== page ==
By Clara Ferreira-Marques
LONDON (Reuters) - Former Rio Tinto
Albanese was one of several top mining chief executives who took the blame for their companies' relentless pursuit of growth during the boom years that ended in 2011, and for acquisitions that soured and turned into billions of dollars of writedowns.
He is the only one to have returned to a full-time role at a major mining group, albeit a smaller one.
Out of the world's top six miners, only one still has the same chief executive as it did at the beginning of 2011.
Albanese, who held the top job at Rio for almost six years, is now chairman of Vedanta Resources Holdings, a subsidiary wholly owned by the oil and gas and mining group. He will act as adviser to both the operations and the main group board, providing advice on everything from operational troubles and expansion to reputational concerns and relations with investors.
It was unclear what weight Albanese would have in a company almost 65-percent controlled by its founder and chairman, Indian scrap dealer turned metals tycoon Anil Agarwal.
Yet analysts said the move could be a positive for Vedanta, which remains arguably undervalued compared to its peers despite promising operations, due to a conglomerate structure and unease among investors over corporate governance and Agarwal's dominant stake. Its forward enterprise value relative to core profit is only about a third of its peers.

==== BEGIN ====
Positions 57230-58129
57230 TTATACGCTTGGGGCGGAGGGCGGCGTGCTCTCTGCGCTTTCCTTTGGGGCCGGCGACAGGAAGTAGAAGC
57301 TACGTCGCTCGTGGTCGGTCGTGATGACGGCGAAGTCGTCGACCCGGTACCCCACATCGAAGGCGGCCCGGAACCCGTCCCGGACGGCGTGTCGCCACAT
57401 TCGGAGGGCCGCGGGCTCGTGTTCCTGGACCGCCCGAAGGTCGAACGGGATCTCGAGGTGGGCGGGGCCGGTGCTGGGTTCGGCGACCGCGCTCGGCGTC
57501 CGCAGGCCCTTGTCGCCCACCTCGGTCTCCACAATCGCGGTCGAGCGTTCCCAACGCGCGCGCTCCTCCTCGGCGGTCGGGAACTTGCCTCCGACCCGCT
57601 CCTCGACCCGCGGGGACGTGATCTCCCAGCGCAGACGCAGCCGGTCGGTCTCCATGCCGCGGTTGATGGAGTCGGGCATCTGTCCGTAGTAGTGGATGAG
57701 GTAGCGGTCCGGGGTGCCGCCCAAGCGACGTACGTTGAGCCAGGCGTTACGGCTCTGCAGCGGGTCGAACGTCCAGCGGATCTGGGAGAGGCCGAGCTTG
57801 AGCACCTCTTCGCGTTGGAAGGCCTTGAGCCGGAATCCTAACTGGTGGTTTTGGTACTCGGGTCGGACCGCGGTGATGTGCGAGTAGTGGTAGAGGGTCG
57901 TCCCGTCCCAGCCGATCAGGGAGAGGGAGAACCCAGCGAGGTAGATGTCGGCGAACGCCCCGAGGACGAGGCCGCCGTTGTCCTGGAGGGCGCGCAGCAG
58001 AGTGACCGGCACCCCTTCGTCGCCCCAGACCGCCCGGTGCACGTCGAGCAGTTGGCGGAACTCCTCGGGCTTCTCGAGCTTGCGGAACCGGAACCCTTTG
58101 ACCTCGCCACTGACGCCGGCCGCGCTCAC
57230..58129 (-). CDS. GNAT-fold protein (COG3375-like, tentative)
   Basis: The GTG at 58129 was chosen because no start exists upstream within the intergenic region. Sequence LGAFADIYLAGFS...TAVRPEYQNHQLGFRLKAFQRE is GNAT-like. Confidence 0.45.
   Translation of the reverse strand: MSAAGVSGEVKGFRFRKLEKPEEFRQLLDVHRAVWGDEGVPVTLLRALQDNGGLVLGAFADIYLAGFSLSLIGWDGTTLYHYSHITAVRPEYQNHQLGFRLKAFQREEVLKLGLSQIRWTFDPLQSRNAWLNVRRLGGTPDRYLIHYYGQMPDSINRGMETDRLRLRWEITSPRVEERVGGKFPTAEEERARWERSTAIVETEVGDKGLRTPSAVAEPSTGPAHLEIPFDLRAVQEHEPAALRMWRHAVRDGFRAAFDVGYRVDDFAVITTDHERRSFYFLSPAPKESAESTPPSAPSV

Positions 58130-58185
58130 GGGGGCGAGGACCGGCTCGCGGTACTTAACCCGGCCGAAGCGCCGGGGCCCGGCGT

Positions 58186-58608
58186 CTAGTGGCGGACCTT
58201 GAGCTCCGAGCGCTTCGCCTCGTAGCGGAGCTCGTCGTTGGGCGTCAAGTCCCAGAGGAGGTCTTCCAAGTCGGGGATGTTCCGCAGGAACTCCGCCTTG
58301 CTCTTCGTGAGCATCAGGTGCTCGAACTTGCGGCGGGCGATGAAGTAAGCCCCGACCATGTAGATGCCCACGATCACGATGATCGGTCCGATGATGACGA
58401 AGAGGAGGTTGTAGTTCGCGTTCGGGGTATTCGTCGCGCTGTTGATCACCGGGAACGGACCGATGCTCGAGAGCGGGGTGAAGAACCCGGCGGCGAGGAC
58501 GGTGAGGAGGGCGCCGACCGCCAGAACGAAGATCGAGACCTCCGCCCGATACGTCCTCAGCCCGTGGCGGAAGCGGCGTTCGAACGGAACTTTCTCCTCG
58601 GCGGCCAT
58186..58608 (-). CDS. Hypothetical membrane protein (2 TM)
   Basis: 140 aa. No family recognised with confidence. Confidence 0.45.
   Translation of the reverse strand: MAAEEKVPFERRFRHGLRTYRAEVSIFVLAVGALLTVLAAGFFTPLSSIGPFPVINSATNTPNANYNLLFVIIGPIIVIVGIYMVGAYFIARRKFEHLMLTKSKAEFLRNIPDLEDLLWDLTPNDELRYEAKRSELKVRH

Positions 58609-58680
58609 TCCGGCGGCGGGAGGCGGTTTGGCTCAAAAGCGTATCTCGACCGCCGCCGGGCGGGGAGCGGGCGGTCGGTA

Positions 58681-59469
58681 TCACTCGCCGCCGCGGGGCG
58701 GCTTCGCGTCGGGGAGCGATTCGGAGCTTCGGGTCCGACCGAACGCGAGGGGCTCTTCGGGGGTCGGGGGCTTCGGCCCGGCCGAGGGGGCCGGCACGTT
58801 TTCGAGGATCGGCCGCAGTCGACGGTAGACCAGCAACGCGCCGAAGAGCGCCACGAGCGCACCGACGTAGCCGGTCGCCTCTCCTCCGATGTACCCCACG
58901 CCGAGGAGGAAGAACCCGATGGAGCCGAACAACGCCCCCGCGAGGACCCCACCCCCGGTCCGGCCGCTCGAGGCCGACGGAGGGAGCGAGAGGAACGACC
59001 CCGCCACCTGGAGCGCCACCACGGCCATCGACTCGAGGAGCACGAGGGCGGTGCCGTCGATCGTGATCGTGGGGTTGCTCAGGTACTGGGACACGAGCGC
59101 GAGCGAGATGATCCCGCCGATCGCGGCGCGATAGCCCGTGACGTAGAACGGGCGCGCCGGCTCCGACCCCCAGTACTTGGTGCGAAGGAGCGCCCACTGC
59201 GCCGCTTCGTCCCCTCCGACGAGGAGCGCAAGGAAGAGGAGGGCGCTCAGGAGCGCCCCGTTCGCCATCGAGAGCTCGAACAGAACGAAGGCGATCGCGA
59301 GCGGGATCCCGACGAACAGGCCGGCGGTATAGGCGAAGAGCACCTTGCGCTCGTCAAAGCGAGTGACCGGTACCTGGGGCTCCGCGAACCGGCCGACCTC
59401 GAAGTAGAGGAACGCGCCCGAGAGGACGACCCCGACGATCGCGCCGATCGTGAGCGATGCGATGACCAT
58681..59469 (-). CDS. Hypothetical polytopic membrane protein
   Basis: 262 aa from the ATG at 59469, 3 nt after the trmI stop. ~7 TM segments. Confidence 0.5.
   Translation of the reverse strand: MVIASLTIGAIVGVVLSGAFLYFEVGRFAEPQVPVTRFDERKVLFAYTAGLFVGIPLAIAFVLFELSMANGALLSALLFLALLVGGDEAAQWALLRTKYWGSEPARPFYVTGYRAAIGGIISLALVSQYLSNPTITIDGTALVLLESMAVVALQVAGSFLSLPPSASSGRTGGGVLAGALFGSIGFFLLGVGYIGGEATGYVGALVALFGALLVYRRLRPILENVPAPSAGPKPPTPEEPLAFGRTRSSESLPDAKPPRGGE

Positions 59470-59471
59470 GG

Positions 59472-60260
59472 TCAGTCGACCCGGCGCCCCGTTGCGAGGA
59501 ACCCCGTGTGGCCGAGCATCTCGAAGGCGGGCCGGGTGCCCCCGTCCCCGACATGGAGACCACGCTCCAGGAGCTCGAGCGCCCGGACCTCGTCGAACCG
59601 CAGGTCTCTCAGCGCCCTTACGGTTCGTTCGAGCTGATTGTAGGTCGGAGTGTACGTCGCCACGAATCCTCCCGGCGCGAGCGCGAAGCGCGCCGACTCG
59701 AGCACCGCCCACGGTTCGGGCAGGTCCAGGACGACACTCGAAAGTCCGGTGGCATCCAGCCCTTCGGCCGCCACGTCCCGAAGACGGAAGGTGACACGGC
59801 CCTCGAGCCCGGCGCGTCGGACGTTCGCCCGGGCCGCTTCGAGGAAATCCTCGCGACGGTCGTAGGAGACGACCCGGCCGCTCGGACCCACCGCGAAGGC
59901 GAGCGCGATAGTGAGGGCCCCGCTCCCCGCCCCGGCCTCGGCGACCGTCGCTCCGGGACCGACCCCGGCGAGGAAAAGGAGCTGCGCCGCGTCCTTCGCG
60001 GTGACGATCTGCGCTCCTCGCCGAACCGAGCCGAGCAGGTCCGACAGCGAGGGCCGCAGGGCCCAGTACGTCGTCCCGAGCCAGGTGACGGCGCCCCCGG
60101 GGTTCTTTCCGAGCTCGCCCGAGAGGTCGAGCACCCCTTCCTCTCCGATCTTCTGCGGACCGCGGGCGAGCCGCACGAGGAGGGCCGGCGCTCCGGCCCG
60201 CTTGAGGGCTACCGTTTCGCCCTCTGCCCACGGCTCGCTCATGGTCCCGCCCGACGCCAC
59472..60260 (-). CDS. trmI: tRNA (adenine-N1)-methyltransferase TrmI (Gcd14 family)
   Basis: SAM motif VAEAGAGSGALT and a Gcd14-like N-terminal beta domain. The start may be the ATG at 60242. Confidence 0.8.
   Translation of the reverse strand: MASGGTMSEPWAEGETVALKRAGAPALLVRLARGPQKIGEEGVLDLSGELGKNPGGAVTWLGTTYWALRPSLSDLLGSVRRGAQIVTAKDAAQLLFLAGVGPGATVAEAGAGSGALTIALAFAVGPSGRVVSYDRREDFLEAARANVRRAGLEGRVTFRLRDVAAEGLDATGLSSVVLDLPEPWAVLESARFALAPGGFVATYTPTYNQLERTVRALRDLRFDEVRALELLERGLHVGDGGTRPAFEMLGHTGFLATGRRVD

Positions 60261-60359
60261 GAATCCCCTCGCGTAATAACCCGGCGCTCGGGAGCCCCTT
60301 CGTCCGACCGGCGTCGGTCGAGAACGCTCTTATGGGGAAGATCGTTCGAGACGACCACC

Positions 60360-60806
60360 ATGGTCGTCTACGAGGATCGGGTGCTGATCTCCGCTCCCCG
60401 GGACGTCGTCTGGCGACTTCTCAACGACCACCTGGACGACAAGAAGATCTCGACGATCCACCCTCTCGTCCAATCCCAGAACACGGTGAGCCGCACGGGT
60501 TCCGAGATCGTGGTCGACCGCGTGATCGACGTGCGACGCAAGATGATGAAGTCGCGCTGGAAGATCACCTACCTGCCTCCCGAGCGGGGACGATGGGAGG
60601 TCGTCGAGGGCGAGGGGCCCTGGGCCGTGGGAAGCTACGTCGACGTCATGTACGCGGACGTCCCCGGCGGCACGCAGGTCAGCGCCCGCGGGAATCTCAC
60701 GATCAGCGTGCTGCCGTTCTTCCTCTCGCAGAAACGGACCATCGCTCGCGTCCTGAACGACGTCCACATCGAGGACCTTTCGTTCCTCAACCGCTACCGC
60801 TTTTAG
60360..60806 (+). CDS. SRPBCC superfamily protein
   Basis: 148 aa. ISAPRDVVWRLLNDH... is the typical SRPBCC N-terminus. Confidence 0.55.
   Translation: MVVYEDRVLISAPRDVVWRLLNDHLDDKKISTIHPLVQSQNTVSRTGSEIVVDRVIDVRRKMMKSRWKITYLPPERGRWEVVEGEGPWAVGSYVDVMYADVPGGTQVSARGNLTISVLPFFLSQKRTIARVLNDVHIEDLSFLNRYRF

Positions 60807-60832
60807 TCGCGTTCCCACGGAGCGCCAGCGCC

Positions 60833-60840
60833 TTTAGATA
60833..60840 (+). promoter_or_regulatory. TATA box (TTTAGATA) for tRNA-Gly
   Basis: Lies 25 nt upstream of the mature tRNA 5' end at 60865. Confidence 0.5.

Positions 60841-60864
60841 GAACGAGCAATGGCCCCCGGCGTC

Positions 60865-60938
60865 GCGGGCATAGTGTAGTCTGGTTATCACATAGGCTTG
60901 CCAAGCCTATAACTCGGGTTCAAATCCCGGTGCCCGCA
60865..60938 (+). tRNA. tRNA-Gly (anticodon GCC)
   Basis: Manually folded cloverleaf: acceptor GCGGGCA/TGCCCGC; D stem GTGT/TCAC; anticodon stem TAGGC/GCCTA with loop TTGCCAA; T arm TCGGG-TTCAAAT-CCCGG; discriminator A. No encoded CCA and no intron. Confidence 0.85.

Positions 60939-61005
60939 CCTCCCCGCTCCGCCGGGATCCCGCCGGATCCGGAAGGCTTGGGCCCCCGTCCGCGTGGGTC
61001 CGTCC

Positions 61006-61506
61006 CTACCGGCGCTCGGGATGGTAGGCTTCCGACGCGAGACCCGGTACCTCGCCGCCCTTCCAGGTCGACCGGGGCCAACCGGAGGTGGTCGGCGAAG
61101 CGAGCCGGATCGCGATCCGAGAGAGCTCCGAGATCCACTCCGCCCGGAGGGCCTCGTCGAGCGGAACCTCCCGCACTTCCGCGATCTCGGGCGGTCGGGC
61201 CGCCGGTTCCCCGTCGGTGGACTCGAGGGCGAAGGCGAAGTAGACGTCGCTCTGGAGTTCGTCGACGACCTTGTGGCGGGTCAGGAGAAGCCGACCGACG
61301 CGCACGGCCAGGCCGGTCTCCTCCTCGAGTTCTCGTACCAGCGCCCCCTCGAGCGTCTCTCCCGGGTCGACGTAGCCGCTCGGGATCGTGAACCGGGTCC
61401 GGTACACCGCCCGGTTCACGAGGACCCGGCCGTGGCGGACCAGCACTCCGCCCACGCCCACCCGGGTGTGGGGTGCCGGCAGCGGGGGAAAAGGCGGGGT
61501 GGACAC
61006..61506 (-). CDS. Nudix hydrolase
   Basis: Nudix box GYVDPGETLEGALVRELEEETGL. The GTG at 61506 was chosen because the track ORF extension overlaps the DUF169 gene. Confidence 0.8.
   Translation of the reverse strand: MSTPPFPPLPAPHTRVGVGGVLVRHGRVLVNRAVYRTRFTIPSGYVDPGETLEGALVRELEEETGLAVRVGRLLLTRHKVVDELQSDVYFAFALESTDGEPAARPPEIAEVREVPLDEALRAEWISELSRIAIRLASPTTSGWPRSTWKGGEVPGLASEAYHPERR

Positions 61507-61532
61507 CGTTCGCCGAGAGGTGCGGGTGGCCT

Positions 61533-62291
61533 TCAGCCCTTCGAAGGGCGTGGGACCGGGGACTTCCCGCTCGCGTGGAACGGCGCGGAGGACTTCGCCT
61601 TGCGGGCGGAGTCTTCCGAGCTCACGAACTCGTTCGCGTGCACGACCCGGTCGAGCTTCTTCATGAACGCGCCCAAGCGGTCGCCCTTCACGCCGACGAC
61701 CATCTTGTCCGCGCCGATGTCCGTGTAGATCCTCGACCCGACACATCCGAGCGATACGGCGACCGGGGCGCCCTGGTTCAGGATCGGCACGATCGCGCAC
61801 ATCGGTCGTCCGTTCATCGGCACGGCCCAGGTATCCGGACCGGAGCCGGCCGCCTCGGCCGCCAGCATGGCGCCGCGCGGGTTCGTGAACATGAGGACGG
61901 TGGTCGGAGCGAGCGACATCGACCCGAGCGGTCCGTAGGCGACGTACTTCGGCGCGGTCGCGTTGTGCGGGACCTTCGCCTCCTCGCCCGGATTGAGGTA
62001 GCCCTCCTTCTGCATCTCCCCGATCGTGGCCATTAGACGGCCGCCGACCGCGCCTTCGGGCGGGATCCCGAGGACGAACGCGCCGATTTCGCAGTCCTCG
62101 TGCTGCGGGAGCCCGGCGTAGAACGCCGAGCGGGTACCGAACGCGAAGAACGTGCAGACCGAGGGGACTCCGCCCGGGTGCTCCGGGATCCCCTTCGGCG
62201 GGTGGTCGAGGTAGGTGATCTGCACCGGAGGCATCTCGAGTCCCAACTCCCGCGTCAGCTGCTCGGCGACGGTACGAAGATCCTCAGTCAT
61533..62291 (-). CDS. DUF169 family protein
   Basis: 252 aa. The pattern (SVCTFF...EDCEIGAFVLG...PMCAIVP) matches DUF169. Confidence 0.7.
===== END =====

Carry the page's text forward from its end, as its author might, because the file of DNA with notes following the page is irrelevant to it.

"Tom Albanese brings his experience as CEO of some of the best mining operations in the world and hopefully his presence and should bring clarity to Vedanta's sometimes muddled message," analysts at Liberum said.
Vedanta shares rose nearly 3 percent, outperforming the mining sector.
Albanese left Rio in January after the group revealed a $14 billion writedown almost entirely on the value of his two most significant buys: Alcan and Mozambican coal company Riversdale.
Rio bought Alcan for $38 billion in 2007, a bruising top-of-the-market deal done when the British group was under pressure from rivals to bulk up or be bought.
Vedanta has just completed an 18-month overhaul of its byzantine structure, which has left it leaner and better able to cut debt. The streamlining, with Albanese's appointment following weeks later, has raised questions over its ambitions, particularly outside India, and the temptation to use new-found flexibility for more deals.
Vedanta Resources Holdings is 100 percent owned by Vedanta Resources Plc, the company said on Monday.
Vedanta declined to comment further and Albanese had no immediate comment.
Albanese was appointed to the board of mining royalties group Franco-Nevada
(Editing by Louise Ireland)